People or processors? Unlocking the secrets of risk and data

Is data really the key to better exposure management for re/insurers? That was the subject of intense debate in a panel discussion featuring senior leaders from several industry players, chaired by Tom Anderson of AdvantageGo.

The rise in $1 billion and bigger losses in recent years is a concern for insurers. It continued unabated in 2020, with 22 weather and climate-related events with losses exceeding $1 billion in the US alone. How can insurers, reinsurers and investors manage that risk, and what role will technology play?

That was the subject of a discussion in February hosted by Intelligent Insurer and led by Tom Anderson, director of sales for the US at commercial re/insurance software specialist AdvantageGo. He was joined by a group of panellists from across the industry and with decades of experience:

  • Conor McMenamin, senior vice president and head of risk and underwriting integration at Bermuda-headquartered re/insurance provider RenaissanceRe;
  • John Huff, former president of US regulator the National Association of Insurance Commissioners and CEO of industry lobby group the Association of Bermuda Insurers and Reinsurers;
  • Matt Belk, partner, managing director and chief actuary of ILS Capital Management, an SEC-registered investment firm specialising in insurance-linked securities;
  • Nick Eromin, managing director and senior technology officer of Hudson Structured Capital Management, the alternative investments asset manager focused on the re/insurance and transportation sector; and
  • Janice Englesbe, chief risk officer of Bermuda-based public limited liability company Arch Capital Group, which writes insurance, reinsurance and mortgage insurance on a worldwide basis.
“You still have to be practical and realistic in terms of your evaluations of risk.”
Janice Englesbe, Arch

A revolution in computing

There was no dispute on the panel that the progress in technology has been profound, in the ability to both capture data and process it.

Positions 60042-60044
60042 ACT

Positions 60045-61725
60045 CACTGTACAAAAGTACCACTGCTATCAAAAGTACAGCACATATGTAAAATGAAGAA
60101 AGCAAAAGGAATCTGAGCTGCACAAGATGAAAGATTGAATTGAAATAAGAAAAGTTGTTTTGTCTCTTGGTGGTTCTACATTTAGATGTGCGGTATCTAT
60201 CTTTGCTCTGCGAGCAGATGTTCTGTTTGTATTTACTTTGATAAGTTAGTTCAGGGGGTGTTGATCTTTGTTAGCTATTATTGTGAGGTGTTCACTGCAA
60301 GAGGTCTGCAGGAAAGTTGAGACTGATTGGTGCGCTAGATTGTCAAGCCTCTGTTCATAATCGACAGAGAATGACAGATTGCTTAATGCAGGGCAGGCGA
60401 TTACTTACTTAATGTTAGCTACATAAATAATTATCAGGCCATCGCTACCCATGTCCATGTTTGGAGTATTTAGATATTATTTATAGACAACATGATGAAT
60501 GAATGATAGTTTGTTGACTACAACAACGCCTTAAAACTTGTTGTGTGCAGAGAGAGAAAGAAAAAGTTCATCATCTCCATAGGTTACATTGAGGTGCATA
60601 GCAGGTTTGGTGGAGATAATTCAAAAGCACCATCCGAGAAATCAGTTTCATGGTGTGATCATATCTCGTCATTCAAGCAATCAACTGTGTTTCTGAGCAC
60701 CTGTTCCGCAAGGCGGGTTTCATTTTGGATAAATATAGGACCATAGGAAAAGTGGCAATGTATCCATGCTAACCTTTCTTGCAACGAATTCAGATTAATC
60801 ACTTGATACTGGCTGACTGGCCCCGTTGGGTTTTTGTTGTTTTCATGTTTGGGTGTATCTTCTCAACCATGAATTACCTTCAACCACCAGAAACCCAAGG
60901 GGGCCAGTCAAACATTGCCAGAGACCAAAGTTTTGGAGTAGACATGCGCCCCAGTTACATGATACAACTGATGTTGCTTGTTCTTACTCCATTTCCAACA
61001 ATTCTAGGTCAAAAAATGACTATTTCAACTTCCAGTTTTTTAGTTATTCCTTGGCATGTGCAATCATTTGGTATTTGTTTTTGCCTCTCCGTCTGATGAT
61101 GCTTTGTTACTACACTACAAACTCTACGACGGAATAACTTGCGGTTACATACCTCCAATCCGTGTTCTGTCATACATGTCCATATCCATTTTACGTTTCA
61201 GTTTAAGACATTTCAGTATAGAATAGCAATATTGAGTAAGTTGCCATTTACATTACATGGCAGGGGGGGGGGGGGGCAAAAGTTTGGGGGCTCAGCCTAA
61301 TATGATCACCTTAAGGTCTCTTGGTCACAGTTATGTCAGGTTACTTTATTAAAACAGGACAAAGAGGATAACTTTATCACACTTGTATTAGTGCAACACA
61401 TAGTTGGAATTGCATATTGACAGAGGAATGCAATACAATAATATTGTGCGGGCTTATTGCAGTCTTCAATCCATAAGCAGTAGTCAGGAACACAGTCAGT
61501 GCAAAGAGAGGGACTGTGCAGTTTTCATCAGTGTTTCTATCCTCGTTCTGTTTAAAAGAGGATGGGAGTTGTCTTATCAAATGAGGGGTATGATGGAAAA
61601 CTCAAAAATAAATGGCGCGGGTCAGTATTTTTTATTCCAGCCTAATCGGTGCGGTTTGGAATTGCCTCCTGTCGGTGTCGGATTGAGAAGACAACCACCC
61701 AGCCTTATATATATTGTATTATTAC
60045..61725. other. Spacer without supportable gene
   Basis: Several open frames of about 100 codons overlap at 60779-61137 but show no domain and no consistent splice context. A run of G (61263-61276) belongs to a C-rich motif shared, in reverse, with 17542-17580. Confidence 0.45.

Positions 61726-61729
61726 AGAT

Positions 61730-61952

The ability to model risk today is unrecognisable compared to when many started in the industry. Englesbe said: “When I first started you’d run 2,000 scenarios over 24 hours and then see what you got. Now you can do that in about 12 seconds.”

Moreover, while capabilities have increased, access to such processing capacity is much wider. The barriers to entry have almost entirely crumbled with the advent of the cloud, she added.

“As recently as five years ago, if you wanted some serious computing power, you were talking about a seven-figure investment in servers, server rooms and staff to support all that infrastructure,” said Eromin.

“Today you just log into a portal on your cloud service, and dial up the resources you need. You can perform all the analytics you need quickly without ever having to make that big, upfront capital expenditure outlay.”

The technology in markets such as Bermuda has not just improved the industry’s capabilities when it comes to analysis: it’s been instrumental in providing the flexibility needed for the industry to respond to the COVID-19 pandemic. It proved crucial to the ability to continue to operate in the crisis, according to Huff.

“The investment in technology paid off for the entire Bermuda international market. Literally overnight all the companies went home but more importantly, the regulator was able to do the same,” he explained.

“The reality is that nothing is seamless, and there’s always a lot of human points along the way.”
Nick Eromin, Hudson Structured Capital Management

Needles and haystacks